19: E | E | P | Following the slide show, students will be introduced to the following graphic organizer. Together as a class, we will complete the organizer for Pasteur's accomplishment. | (Fairweather, p26-27)
20: Group 1: Read Snowflake Bentley (an example of observation) aloud. Complete organizer. Write synopsis using information in the organizer. | Explain
21: Group 2: Read Gregor Mendel: The Friar Who Grew Peas (an experimental example) aloud. Complete organizer. Write synopsis using information in the organizer. | (Fairweather, p26-27)
22: Groups will present their synopses to the class. Class will then discuss the differences found between observational scientific inquiry and experimental scientific inquiry.
23: Elaborate | Class will take a trip to the library to find biographies for individual reading. Chosen biographies should be related to current coursework and state standards.
24: Students will read independently and complete the graphic organizer. While reading/gathering info, the teacher will conference individually to discuss the following: 1. grasp of inquiry process 2. review organizer to decide if certain aspects have too little or too much information. 3. distilling parts of most interest down to appropriate length quotes. 4. Assisting with gathering information for historical context 5. Compiling numerical and/or graphical data for final project. | Remember to use secondary sources for more information! | (Fairweather, p27-28)
25: Evaluate | In three parts: 1. Essay detailing historical context and significance of the scientific achievement studied. 2. Product detailing scientist's use of scientific inquiry. These should include SHEEP, available empirical data, graphics as appropriate. The product can take many forms, including but not limited to slide shows, books, papers, and board games. 3. End - of - unit assessment and completion of class timeline. *follow-up activity of the Vitruvian Man lab if time permits.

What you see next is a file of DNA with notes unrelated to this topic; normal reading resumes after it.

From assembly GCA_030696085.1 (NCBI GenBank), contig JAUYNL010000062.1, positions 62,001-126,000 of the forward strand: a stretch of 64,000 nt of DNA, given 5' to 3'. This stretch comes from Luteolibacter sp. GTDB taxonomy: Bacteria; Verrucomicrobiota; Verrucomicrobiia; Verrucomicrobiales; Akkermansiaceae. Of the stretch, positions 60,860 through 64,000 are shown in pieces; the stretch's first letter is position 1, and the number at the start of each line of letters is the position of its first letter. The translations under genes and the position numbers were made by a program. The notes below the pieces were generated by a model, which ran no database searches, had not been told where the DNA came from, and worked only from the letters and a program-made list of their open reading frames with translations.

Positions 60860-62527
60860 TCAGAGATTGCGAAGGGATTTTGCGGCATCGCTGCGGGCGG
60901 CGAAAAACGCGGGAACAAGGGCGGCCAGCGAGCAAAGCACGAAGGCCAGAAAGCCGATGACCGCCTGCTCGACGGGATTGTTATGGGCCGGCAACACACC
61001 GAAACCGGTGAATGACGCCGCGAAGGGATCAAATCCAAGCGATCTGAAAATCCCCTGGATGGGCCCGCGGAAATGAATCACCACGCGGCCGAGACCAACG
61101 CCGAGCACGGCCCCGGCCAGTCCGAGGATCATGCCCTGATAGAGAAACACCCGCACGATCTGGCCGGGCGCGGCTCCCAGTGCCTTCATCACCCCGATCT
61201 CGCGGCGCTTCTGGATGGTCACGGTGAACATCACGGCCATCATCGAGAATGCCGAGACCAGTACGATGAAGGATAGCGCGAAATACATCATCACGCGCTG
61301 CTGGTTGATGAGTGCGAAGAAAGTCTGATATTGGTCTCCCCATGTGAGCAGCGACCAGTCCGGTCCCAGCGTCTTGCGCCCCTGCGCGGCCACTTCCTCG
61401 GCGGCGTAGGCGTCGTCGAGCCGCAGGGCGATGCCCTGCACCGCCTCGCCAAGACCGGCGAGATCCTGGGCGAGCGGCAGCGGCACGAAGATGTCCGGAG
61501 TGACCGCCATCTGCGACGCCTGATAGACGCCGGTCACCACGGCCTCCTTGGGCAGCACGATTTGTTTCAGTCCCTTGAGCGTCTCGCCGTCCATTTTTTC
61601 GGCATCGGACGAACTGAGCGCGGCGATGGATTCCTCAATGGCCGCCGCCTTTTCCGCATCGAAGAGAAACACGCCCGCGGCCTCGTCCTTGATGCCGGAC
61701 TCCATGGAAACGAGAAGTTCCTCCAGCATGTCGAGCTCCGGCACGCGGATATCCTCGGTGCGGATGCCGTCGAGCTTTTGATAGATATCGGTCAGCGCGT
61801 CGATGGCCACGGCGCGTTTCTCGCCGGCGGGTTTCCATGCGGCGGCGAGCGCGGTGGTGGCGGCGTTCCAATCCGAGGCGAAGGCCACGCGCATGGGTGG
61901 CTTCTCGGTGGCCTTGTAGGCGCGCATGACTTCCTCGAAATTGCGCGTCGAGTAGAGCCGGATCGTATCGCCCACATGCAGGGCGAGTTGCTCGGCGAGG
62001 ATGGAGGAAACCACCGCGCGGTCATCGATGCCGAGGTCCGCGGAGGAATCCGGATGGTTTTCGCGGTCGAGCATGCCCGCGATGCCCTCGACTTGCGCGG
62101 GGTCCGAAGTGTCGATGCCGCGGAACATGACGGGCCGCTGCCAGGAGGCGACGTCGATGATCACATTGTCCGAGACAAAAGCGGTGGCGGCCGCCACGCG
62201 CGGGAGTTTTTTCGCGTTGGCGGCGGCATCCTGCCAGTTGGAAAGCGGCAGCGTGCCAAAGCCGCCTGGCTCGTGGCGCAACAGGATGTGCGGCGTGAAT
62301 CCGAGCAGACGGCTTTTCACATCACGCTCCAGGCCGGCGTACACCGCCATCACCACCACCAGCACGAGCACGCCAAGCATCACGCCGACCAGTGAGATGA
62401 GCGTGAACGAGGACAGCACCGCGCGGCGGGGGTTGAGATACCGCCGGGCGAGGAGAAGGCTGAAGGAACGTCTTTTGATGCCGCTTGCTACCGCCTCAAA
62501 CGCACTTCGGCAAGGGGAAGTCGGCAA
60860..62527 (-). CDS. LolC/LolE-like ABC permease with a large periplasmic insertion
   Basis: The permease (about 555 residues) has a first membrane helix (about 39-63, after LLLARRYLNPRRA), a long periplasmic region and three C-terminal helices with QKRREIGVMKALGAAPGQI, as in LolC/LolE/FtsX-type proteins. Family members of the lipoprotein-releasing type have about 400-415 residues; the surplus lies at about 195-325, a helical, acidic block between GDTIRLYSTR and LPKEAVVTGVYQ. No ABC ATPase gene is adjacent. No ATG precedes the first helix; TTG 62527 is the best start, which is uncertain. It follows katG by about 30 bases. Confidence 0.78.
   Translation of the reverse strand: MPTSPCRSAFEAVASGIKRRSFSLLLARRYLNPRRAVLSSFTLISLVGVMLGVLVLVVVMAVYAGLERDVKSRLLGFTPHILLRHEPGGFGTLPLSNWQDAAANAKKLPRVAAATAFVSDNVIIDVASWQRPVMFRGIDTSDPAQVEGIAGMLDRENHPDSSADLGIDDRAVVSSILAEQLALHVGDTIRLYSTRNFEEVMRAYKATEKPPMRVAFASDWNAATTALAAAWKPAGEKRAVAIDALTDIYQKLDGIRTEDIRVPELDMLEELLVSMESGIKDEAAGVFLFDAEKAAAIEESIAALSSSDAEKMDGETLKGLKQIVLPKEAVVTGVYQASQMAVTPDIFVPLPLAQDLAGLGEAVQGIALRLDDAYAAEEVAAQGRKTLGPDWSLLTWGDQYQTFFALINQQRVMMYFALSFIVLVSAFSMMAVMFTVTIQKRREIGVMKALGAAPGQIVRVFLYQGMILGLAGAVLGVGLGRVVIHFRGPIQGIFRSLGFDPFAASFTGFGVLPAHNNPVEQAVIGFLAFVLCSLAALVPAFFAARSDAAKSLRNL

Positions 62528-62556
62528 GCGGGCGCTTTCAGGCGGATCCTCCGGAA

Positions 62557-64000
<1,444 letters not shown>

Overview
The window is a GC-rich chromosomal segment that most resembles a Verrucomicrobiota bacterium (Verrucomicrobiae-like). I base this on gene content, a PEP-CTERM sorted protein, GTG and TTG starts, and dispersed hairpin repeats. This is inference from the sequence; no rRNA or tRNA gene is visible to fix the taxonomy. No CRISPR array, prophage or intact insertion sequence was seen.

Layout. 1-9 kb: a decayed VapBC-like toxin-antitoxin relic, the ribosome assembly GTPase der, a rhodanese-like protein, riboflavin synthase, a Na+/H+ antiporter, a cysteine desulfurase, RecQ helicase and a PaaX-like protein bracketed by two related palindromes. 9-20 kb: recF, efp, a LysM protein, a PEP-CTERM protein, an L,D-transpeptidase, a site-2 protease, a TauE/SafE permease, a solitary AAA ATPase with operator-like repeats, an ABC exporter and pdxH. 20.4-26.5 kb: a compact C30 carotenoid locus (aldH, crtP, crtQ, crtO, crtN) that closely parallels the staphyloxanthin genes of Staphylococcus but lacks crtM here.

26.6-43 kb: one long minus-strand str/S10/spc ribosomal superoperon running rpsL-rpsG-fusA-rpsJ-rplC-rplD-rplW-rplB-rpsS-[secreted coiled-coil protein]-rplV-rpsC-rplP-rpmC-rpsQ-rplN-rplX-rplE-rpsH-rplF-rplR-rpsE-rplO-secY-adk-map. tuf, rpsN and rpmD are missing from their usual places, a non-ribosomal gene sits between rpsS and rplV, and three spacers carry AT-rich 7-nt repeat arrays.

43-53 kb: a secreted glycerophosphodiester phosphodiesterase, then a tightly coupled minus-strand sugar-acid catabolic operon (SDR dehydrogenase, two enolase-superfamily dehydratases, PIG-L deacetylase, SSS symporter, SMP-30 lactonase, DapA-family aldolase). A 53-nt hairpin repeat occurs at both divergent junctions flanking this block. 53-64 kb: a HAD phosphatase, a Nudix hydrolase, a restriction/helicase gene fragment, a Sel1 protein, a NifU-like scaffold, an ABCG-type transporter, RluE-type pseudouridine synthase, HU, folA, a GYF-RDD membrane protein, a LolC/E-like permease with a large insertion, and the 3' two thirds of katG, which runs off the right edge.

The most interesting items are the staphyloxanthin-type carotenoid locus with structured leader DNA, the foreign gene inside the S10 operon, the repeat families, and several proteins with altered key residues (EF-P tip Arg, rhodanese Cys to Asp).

26: TEKS Addressed | Science IPC: 1, 2, 3, 6A, 6C, 7A BIO: 1, 2, 3, 5B, 10A, 10C, 11A, 11C ENV SCI: 1, 2, 3. As of this writing, further TEKS cannot be identified due to RRISD ARRC not yet available. | English Language Arts Reading: 1A, 1B, 2A, 2C, 2D, 2E, 3A, 3B, 3D, 4C, 4D, 4E, 4F, 9A, 9D, 9E English: 1, 2, 6, 8, 12A, 12D, 20A, 20B, 22A, 22C, 23A, 23B, 23C, 24, 25, 26
27: Social Studies World History: 27A, 27E, 28E World Geography: 19C | Mathematics 6th grade: 11A, 11B, 12A 7th grade: 4B, 13A, 13B, 14A 8th grade: 5A, 14A, 14B, 15A | Visit websites of the Texas Education Agency and Round Rock ISD ARRC for more information.
28: Resources | Beane, James. Curriculum Integration: Designing the Core of DemocraticEducation. New York: Teachers College Press, 1997. Print. Drake, Susan, and Rebecca Burns. Meeting Standards Through IntegratedCurriculum. Alexandria, VA: Association for Supervision & Curriculum Development, 2004. Print. Fairweather, Elizabeth, and Thomas Fairweather. "A Method for Understanding Their Method: Discovering Scientific Inquiry Through Biographies of Famous Scientists." Science Scope Summer 2010: 23-30. Print.
29: Jardine, David, Sharon Friesen, and Patricia Clifford. Curriculum in Abundance. Mahwah, NJ: Lawrence Erlbaum Associates, Inc., 2006. Print. "Round Rock ISD: Aligned Round Rock Curriculum." Round Rock ISD. Round Rock ISD, 17 June 2010. Web. 26 Jun 2010.
30: I already liked the idea of an integrated curriculum. | I was looking for scholarly confirmation that it really is a good idea. I also wanted to learn about differing ideas on what integrated curriculum looks like. | Reflections | I do, however, look forward to a time when I can implement a more transdiscplinary integrated model. I firmly believe that such a model provides authentic learning that becomes valuable to the student. Then they will truly have a curriculum of abundance. | I examined the two I liked more closely and believe I came up with a viable plan for using the interdisciplinary approach. | Through the works of Drake and Beane, I discovered that there are actually three viable approaches.
31: "Teachers open the door, but you must enter by yourself."